Pop futurism is an expression of naivety, lack of insight and a failure to deal in depth with the problematics of futures work. It cannot say much of value about futures because its frame of reference is antiquated and under-dimensioned. The technological gloss is a sad illusion, compelling at first sight perhaps, but thin and unproductive because it overlooks so much. When human beings and technologies are treated as interchangeable and equal, category errors proliferate. Something essential to our humanity, and to our common future, is irretrievably lost.
The two books represent a basic tension within the field between those who want to build the future externally and those who want to transform it from within. Glenn has seen the necessity of transcending this dichotomy but he has failed to achieve it. Harman has taken a more productive route and his book should be read by all who care about the future of humankind.
Richard A. Slaughter, University of Melbourne, 25 July 1989.
Published in Futures, Vol. 22, No. 1, 1990, pp. 101-5.
 See Berman, M. The Reenchantment of the World, (New York, Cornel Univ. Press, 1981) for a fine example of this kind of work.
 The six factors identified by Glenn are: the merger of the human body with technology; the built environment becomes a conscious partner; the dynamic relation between technical advances and growth of consciousness; the merger of the mystic’s attitude with the technocrat’s methods of organisation; the “CT” way of viewing things and finally, a condition of civilisation when the majority of people and intelligent technology are an interrelated whole. (P 6-7)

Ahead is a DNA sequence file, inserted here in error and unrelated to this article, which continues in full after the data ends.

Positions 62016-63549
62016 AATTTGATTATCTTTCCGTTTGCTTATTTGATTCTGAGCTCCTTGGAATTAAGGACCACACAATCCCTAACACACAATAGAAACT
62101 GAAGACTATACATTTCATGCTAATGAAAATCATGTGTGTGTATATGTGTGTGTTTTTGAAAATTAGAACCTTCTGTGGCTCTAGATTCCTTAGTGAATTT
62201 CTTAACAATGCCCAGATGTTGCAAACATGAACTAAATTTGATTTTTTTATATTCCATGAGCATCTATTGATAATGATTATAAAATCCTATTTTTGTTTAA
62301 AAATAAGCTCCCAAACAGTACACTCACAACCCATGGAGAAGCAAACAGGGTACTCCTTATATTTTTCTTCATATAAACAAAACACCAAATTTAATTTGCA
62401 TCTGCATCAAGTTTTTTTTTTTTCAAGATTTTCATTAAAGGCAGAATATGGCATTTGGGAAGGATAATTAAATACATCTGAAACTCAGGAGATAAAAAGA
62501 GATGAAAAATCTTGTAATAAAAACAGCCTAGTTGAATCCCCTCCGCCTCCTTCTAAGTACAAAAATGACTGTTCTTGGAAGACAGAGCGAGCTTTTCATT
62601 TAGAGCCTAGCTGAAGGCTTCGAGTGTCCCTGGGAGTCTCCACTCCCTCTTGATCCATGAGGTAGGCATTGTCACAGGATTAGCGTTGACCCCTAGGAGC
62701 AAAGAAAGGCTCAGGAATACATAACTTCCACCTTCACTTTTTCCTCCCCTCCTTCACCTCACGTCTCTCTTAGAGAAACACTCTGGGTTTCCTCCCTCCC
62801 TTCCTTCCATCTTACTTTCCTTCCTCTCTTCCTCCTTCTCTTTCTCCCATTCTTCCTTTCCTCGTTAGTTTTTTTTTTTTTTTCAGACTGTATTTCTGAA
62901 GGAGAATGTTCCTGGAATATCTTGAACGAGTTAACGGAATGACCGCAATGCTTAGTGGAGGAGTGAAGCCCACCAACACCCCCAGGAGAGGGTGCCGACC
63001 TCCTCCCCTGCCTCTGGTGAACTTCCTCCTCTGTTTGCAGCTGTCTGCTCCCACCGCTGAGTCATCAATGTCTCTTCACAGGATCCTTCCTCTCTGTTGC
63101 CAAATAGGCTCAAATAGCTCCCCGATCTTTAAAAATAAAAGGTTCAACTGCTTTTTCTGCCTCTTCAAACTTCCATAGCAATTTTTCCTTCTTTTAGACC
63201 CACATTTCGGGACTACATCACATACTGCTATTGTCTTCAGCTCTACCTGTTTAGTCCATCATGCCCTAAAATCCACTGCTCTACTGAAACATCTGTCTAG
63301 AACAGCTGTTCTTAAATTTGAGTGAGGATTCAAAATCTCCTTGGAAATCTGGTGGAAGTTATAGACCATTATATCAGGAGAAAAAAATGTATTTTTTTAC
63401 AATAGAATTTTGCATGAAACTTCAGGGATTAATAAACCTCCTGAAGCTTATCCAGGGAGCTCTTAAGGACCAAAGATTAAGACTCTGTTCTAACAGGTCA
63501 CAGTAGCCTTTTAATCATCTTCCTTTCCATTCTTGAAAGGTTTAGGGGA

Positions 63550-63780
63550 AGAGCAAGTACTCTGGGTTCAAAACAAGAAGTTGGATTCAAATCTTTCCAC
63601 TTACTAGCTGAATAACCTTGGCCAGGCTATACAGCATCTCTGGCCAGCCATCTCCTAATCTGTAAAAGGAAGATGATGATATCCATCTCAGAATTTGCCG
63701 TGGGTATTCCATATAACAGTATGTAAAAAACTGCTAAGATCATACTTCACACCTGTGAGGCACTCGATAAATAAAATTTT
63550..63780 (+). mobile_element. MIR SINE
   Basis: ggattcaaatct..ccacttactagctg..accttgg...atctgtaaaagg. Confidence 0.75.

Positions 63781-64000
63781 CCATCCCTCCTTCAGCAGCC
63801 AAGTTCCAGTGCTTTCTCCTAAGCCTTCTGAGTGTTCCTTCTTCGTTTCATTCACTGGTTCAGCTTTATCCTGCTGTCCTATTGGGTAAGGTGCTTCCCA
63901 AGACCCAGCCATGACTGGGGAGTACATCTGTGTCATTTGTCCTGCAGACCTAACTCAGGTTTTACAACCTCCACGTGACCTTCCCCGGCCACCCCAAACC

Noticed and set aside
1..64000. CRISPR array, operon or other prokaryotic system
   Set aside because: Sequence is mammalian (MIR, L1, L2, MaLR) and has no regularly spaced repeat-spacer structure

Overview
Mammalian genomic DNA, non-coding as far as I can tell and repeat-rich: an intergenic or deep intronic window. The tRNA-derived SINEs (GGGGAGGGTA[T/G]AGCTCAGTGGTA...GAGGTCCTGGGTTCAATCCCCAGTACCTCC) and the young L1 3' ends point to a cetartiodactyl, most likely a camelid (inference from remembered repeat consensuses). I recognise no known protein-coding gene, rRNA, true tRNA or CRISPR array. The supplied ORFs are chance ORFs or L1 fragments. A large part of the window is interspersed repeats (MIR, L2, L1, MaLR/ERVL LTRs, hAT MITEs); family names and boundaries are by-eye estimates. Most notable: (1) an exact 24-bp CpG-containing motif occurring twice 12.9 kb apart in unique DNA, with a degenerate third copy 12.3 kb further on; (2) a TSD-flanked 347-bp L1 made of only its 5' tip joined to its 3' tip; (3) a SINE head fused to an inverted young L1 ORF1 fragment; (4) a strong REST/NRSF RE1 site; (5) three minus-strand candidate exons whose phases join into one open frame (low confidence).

See Laughlin, C. and Richardson, S. The Future of Human Consciousness, Futures 17, (2) 1986 401-419, for an outstanding essay on this area. Huxley’s masterly The Perennial Philosophy (London, Chatto and Windus, 1945) is also an essential source.
 Mumford, L. The Pentagon of Power (London, Secker & Warburg, 1971).
 See Fraser, J.T. Time As Conflict (Basle, Birkhauser Verlag,1978) for a rich discussion of temporality and a fine exposition of the “integrative levels of time.” Also Fraser. J.T. Time, the Familiar Stranger (Washington, Tempus Books,1987).
 Polak, F. The Image of the Future (San Francisco, Jossey Bass/Elsevier, 1972) Translated and abridged by Elise Boulding.
 I have discussed some of their possible benefits in Slaughter, R. Cultural Reconstruction in the Post-Modern World, Journal of Curriculum Studies 21 (3), 1989, 255-270.
 See Slaughter, R. Future Vision in the Nuclear Age, Futures 19 (1), 1987 54-72 for a fuller discussion of this view. This and the paper in note 7 are both reprinted in Slaughter, R. Recovering the Future, (Melbourne, Graduate School of Environmental Science, Monash University,1988).
 Hill, S. The Tragedy of Technology, (London, Pluto Press, 1988).
 Rexroth, K. in the introduction to The Buddhist Writings of Lafcadio Hearn, (Wildwood House, London, 1981).
 Wilber, K. Eye to Eye: Quest for the New Paradigm (New York, Anchor/Doubleday, 1983), p 10.